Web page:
Tom Temin Yes, the whips are out. We’re speaking with Mitchell Miller. He’s Capitol Hill correspondent for WTOP. And besides the world burning, the government itself is inching ever closer. It’s like the tied up damsel going down the proverbial sawmill. The blade gets closer and closer to the federal shutdown date of November 17th and the National Defense Authorization Act.
Mitchell Miller Right. Which is usually a no brainer. Everybody thought that that was going to pass very quickly. And now that is stuck. So you have all these issues related to the military, not to mention the fact that we do have this international crisis going on and then that big buzz saw is just getting closer and closer. It’s hard to believe. That it’s actually within weeks now that that November 17th government shutdown deadline is approaching. And it seemed like such a long time ago when they finally got through it. But ironically, it was the agreement between Democrats and Republicans to compromise on that that kicked essentially Kevin McCarthy out of the post of House Speaker. And now you’ve had really what is chaos and a crisis in the U.S. House of Representatives, because there is absolutely no legislation that can move forward. Of course, a lot of House Republicans were talking about they were going to take up all these individual appropriations bills over the last few weeks. Well, obviously, those weeks are totally gone now. They are lost. There’s no more time for that. And then there’s just the question of what’s going to happen as we get closer to the deadline. Are we still going to be in this limbo? Are we going to know who is actually the titular head of the Republican Party in the U.S. House? And that has obviously a lot of implications for what’s going to happen with the shutdown. I think there is a resignation among many lawmakers, at least right now, that a shutdown may be coming.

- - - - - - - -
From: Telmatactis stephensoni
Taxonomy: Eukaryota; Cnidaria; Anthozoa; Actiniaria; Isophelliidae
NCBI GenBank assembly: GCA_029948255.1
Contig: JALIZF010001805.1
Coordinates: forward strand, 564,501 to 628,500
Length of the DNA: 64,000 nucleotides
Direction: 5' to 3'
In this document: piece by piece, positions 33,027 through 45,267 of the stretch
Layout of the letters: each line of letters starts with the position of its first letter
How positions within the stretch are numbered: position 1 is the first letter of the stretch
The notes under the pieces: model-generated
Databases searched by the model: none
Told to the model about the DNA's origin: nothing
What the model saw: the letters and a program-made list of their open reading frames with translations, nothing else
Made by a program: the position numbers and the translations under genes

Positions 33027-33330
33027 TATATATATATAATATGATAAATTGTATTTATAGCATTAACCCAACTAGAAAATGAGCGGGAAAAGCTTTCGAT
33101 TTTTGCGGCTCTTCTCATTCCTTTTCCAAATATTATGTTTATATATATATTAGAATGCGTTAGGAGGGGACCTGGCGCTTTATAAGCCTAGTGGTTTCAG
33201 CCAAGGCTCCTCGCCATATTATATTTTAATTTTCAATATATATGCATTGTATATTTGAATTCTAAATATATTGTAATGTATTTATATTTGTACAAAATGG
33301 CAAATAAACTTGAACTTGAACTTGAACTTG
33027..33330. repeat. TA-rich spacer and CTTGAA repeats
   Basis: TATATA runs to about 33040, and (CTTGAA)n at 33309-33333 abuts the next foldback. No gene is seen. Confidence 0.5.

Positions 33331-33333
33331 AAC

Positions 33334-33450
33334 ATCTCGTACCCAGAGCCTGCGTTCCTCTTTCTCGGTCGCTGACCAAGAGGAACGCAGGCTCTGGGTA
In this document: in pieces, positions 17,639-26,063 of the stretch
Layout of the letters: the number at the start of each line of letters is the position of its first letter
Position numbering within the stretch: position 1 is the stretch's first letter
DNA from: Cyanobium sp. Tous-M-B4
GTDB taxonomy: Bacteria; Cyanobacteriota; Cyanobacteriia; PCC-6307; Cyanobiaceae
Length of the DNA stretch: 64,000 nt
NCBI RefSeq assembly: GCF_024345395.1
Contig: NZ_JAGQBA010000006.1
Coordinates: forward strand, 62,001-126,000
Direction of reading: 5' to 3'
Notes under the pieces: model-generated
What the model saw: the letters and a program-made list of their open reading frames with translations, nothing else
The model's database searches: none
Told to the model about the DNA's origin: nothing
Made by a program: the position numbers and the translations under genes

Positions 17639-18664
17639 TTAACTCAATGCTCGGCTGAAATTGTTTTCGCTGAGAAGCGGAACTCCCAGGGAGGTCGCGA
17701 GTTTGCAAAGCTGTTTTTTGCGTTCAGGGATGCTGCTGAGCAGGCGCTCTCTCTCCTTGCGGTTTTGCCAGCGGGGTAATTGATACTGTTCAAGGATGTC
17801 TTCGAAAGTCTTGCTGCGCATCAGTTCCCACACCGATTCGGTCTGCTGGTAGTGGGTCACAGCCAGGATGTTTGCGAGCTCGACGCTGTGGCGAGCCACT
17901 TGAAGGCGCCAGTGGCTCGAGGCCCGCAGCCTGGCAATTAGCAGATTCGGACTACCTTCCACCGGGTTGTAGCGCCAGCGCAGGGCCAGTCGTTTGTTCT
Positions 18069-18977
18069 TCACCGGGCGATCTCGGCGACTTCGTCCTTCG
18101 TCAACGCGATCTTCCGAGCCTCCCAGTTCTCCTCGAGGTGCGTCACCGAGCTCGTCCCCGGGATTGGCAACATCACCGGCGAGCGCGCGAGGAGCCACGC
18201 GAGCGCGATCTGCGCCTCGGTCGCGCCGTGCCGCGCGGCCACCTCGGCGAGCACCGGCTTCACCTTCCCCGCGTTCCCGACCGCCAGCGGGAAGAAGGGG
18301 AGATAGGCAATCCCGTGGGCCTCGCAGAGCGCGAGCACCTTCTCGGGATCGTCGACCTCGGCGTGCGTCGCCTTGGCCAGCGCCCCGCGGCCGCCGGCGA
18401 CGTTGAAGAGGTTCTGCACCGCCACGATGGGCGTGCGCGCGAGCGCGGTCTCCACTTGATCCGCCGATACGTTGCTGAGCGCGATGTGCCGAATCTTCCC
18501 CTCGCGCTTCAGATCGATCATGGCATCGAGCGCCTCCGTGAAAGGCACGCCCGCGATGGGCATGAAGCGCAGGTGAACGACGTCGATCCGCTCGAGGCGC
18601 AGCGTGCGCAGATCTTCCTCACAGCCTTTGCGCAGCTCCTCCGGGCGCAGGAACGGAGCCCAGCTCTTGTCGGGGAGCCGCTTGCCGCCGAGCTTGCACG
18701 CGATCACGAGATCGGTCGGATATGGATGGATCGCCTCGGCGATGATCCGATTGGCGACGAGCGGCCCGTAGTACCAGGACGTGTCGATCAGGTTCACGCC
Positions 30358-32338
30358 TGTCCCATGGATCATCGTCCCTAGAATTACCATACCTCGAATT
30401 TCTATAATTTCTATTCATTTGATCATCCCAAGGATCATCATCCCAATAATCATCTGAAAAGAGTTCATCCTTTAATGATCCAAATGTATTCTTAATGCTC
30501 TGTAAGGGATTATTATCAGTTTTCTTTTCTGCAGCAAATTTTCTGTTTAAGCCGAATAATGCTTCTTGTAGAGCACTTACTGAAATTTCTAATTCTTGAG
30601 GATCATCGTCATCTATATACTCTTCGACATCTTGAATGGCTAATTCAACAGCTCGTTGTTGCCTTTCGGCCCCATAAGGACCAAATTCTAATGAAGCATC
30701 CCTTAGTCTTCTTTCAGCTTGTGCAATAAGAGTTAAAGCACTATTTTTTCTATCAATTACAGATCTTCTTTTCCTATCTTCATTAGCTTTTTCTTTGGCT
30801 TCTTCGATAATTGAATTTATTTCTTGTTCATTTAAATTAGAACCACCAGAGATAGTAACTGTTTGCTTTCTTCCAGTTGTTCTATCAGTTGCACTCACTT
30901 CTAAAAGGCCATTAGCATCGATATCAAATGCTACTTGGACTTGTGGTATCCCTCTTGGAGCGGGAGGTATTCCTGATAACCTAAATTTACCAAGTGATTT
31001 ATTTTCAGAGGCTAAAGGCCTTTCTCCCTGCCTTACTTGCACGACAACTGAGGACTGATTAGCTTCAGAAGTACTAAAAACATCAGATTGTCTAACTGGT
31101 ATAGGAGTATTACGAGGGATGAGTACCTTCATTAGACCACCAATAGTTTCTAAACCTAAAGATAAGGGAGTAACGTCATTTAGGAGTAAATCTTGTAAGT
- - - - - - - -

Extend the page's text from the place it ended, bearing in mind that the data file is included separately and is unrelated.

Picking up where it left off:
Tom Temin All right. And you also spoke to Virginia Senator Tim Kaine getting back to the White House aid package. What are some of the Senate Democrat majority parties thinking about that?
Mitchell Miller Well, the Democrats and the Senate in general have just tried to keep their head down and keep working. And so they are pushing ahead with a variety of things in connection with aid to Israel. And then Senator Kaine, I asked him about this huge supplemental request that’s coming out from the White House, over $100 billion, which of course, includes billions of dollars for Israel, as well as Ukraine, as well as the southern border, which has been a big push by the Republicans. He does believe that eventually some form of that supplemental will get through Congress. Now, obviously, he’s well aware of what’s happening on the other side of the Capitol, but he says that basically it’s the Senate that has to take the ball here and really make sure that it starts moving on this and getting it through Congress. And so Senate Majority Leader Chuck Schumer on Friday again reiterated that point and said that the Senate is going to keep pushing ahead, trying to at least get things in place so that at some point, whenever the House gets its act together, that this can actually be passed now. That certainly doesn’t mean that it’s going to roll right through. As we’ve talked about before, there are many House Republicans who have a lot of reservations about more aid to Ukraine, and they don’t like the idea of Ukraine and Israel aid being tied together. But we’ll have to see what happens there, because right now we just have a power vacuum here in the U.S. House.